However, it has become a popular food even among vegans, thanks to its third characteristic: as well as being rich in minerals such as iron (to see how you can improve iron absorption read here), calcium, silicic acid and magnesium, it also contains optimum levels of methionine (pearl, African and Japanese millet also contain cysteine). These two sulfurous amino acids (methionine and cysteine) are rare in the plant world, i.e. they are ‘limiting’ for several legumes and cereals that make up the diets of vegetarians, vegans and CHEtarians. Therefore, if we combine it with other plant protein sources that are low in these essential amino acids but rich in the lacking elements in millet, we can achieve a complete protein profile.
For example, by combining pearl millet in a 3:1 ratio with chickpeas (i.e. for 50 g of chickpeas 150 g of pearl millet) we could easily achieve more than 100% of the daily protein requirement(9). This is why it would be advisable to add legumes (rich in tryptophan and threonine) and soya (rich in lysine) to cereal-based meals, as they lack lysine, threonine and tryptophan. In this respect, I will shortly be offering two recipes designed to create this complete combination, with simply divine results.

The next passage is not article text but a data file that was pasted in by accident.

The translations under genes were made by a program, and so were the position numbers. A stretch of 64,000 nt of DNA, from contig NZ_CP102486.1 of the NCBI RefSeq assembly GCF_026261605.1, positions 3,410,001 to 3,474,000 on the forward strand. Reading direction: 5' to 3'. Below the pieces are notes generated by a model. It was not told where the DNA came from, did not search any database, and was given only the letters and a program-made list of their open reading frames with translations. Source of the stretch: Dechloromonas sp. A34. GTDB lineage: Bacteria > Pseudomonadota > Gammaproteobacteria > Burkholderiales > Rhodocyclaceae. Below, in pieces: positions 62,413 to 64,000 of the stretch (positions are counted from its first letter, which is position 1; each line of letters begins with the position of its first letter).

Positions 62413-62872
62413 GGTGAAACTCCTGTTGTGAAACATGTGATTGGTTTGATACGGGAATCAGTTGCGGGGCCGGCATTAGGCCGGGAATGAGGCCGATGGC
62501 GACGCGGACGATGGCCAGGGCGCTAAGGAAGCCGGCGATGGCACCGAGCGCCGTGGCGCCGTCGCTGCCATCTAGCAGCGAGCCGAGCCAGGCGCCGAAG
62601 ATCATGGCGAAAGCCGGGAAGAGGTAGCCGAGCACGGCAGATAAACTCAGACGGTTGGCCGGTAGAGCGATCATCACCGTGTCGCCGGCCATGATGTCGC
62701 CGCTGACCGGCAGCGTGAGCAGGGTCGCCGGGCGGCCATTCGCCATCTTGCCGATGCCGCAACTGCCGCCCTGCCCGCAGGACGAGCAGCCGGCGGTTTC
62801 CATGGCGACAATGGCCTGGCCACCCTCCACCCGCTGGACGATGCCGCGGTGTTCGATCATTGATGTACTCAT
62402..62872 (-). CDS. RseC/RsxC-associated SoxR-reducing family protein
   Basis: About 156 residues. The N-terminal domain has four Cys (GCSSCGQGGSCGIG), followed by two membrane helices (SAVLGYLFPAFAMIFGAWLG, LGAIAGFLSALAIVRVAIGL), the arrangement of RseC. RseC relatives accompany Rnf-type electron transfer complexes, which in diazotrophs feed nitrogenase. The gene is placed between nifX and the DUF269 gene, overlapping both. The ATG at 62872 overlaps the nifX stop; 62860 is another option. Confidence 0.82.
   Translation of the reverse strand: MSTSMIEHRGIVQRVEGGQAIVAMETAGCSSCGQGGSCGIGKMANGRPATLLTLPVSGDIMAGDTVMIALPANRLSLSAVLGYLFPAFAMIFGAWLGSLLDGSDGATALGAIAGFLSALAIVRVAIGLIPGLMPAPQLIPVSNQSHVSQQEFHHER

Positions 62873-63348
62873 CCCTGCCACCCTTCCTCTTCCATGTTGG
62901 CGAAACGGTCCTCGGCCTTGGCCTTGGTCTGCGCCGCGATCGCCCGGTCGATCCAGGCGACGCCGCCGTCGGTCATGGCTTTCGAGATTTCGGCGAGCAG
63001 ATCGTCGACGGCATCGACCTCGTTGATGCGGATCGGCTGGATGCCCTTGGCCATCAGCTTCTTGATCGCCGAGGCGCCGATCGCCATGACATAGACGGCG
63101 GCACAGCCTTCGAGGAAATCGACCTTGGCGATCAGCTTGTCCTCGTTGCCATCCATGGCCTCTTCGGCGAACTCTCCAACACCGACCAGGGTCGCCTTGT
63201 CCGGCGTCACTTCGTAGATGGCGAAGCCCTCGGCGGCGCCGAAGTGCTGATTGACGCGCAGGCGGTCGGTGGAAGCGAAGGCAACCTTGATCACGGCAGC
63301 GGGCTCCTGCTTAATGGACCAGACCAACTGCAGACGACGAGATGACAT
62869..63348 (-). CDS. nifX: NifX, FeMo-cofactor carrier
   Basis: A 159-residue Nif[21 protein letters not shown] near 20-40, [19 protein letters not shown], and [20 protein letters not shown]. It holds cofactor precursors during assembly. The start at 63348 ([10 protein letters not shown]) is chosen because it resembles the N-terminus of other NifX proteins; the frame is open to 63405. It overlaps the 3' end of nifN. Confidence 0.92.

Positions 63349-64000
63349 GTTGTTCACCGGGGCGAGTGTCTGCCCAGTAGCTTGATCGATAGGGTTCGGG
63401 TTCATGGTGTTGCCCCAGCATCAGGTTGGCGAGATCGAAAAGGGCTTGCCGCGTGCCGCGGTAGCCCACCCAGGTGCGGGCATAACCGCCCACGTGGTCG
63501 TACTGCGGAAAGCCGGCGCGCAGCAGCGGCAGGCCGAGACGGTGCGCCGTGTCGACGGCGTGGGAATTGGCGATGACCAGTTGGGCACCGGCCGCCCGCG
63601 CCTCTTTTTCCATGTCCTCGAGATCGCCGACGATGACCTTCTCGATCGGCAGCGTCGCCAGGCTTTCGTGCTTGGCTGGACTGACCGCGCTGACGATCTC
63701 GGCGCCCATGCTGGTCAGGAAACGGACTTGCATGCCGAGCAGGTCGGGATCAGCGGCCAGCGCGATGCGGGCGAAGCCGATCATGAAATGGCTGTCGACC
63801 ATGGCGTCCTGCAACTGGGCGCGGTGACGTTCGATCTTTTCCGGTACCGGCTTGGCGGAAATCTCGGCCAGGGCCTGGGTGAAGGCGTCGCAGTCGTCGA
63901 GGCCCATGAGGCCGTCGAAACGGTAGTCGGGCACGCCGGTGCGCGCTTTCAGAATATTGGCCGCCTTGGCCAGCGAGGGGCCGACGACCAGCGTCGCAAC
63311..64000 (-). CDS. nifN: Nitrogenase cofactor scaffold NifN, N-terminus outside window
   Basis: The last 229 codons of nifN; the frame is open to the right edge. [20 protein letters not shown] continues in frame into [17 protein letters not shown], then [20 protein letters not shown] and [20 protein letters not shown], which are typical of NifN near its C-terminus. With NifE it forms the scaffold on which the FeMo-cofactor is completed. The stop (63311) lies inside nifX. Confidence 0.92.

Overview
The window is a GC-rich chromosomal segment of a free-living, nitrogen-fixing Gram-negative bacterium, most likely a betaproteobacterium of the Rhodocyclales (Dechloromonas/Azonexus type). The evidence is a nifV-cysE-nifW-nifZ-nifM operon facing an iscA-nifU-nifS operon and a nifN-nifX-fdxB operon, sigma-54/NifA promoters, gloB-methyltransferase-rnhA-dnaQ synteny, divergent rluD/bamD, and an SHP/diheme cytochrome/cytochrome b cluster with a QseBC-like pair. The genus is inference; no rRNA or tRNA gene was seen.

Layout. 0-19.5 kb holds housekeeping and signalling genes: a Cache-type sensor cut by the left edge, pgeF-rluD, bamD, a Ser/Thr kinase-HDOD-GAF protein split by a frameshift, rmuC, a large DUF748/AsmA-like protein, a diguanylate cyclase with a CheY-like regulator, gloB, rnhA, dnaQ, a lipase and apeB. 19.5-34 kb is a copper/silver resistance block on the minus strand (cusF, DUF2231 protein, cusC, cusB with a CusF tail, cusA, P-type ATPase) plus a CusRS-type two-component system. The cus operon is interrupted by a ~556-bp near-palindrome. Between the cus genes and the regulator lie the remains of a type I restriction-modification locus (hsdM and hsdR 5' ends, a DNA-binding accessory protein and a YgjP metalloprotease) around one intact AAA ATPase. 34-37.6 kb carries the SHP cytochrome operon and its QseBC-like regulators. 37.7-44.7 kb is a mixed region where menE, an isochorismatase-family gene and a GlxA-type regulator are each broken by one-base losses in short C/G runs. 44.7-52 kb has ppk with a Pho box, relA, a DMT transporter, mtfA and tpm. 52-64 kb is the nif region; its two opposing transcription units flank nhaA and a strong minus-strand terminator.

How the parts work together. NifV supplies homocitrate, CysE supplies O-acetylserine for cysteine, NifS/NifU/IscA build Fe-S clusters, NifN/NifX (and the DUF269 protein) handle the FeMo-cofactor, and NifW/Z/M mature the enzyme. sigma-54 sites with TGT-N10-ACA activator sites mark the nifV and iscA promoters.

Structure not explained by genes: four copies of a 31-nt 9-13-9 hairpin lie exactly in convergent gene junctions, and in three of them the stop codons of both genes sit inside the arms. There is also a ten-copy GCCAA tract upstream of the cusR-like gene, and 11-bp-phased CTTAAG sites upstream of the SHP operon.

And last but not least, another reason for its rise on the culinary scene is the fact that it contains a high amount of silicic acid; an important mineral for nails, hair, bones, teeth, cartilage and skin: just look at the silky feathers of parrots and other birds, for which millet has always been considered an excellent food.
But caution should be exercised by those suffering from hypothyroidism, in which case it would be better to limit its use, due to the goitrogenic nature of millet, which can interfere with the absorption of iodine in the body.
How to cook millet
Millet is claimed not to need soaking, but I prefer to leave it in water for at least an hour. If you want to try wholemeal millet, I recommend soaking it for up to 4-6 hours to reduce the concentration of anti-nutrients.
After that it should be washed under running water using a colander until the drainage water becomes clear (to be more sustainable, wash it carefully, but instead of throwing it away, collect the drainage water to be used for your plants).